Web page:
“There was a lot of concern with SARS. More then than now,” said Dr. Lee Riley, an infectious disease expert at UC Berkeley. “Now we’re able to get updates and actual data much more rapidly. And it’s much easier to make the diagnosis of these types of infections, so there’s a little more comfort. It’s always the uncertainty that contributes to the fear.”
But he said he sees people overreacting now, too, especially on social media. “Part of this mass panic attack is being driven by these technologies that didn’t exist in the past,” Riley said.
Aside from the three coronavirus outbreaks, two other notable epidemics have hit the United States this century: H1N1 in 2009 and Ebola in 2014. The H1N1 “swine flu” epidemic swept across the country very quickly, infecting roughly 20 million people from April to October 2009, and killing up to 6,000.
On the other end of the spectrum, Ebola was an epidemic of West Africa, infecting nearly 30,000 people over two years and killing about 11,300. There were 11 cases in the United States, and two people died.
Of course, public health officials also note that the U.S. faces a major epidemic every year: influenza. Millions of Americans get the flu this time of year, and roughly 30,000 die from it. The main public health response comes down to flu shots and advising people wash their hands a lot and stay home if they’re sick.
Lessons from earlier public health responses: When SARS hit, the United States was still reeling from the Sept. 11 terrorist attacks, and much of the public health preparedness was designed around potential bioterrorism. The country had stockpiles of smallpox vaccines, for example, and much more security at airports, but those preparations weren’t geared specifically toward stopping a new infectious disease.
“Post-9/11, the pieces were in place,” Aragon said. “But SARS was a novel virus, so everybody had to learn in the moment what was happening.”
The Centers for Disease Control and Prevention introduced travel restrictions to and from affected parts of the world, but once people were in the United States it was up to local public health departments to determine how best to find new cases and monitor those at risk of illness. Strategies varied widely, and there were missteps.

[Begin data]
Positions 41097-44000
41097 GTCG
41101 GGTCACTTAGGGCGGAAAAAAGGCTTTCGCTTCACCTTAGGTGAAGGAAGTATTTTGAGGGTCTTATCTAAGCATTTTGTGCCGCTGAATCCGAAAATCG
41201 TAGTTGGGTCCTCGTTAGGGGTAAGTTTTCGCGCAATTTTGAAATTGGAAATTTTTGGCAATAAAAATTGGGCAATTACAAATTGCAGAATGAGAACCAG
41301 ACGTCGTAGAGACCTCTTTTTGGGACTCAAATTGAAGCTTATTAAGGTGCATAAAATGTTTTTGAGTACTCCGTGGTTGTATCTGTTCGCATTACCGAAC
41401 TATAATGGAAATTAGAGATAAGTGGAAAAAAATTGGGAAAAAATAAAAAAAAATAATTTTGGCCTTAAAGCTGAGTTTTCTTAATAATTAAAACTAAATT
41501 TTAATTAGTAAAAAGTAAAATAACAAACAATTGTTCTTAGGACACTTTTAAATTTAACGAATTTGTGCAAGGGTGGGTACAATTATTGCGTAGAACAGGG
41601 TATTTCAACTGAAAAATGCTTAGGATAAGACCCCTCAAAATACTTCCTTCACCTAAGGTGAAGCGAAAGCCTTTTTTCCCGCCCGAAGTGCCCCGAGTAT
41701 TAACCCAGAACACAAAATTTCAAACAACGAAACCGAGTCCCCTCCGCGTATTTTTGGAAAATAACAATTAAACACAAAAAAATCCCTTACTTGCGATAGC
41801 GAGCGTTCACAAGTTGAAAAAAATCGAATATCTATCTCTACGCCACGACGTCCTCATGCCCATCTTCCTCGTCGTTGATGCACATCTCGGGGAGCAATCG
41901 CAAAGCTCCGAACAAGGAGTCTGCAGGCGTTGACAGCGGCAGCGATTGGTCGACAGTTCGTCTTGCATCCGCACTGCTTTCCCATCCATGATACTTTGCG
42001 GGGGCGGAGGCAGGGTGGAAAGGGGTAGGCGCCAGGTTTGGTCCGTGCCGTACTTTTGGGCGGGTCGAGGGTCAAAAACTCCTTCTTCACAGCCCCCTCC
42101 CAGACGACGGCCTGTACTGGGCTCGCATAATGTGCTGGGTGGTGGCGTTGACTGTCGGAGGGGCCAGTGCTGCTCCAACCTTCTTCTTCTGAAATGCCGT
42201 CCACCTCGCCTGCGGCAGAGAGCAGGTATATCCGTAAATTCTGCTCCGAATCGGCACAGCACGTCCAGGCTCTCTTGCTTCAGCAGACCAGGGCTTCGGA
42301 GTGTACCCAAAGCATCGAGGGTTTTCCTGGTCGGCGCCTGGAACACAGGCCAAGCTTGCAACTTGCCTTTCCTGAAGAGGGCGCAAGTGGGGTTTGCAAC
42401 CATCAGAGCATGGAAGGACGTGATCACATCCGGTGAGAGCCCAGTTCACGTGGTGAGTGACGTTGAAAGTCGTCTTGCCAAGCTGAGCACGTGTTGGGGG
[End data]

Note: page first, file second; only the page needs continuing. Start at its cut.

A couple of months into SARS, UC Berkeley announced that it would not be accepting summer school students from China until the campus could identify safe, isolated housing for several hundred people if they became sick. A week later the university relaxed the restrictions after facing international criticism from public health officials and others.
No such announcements have come up this year, in part because many universities now have plans in place for isolating students if large numbers become sick. A handful of universities across the country have asked that students who were recently in China stay home from classes. But even a coronavirus case reported at Arizona State University didn’t prompt broad quarantines.
“With the uncertainty of these infections, the (UC Berkeley) campus made a decision that probably was not in retrospect the best decision” during the SARS scare, Riley said. “But you can always say this, in retrospect.”
It all starts at the airports: Ebola also provided some valuable lessons in disease response, in particular in terms of identifying people traveling to the United States from affected countries — sometimes by very circuitous routes — and connecting them with public health authorities.
The CDC had to figure out how to find these passengers, then rebook them on flights that would funnel them to specific airports for screening. From there, passengers would be isolated if symptomatic or told to look for symptoms and stay away from public spaces for a period of time.
That process has been replicated in the current coronavirus outbreak, with travelers coming from China now sent to one of 11 airports, including San Francisco International, where CDC screening clinics are already in place.
And it seems to be working: 10 of the 12 people so far diagnosed with the new illness knew to contact their doctor and the public health department when they developed symptoms after returning from China. The other two patients were spouses of people who had been infected.
“All of our efforts right now are based on two things: Active surveillance, which means putting the systems in place to identify a high percentage of cases. And then finding their contacts and making sure they don’t become new cases,” said Dr. Sara Cody, health officer in Santa Clara County, which has reported two coronavirus cases.
“You’re trying to do everything you can to prevent transmission from a case to someone else, and stop it right there at one,” she said. “Right now I think we can do that. Maybe that’s where this will all stop.”
San Francisco Chronicle Library Director Bill Van Niekerken contributed to this report.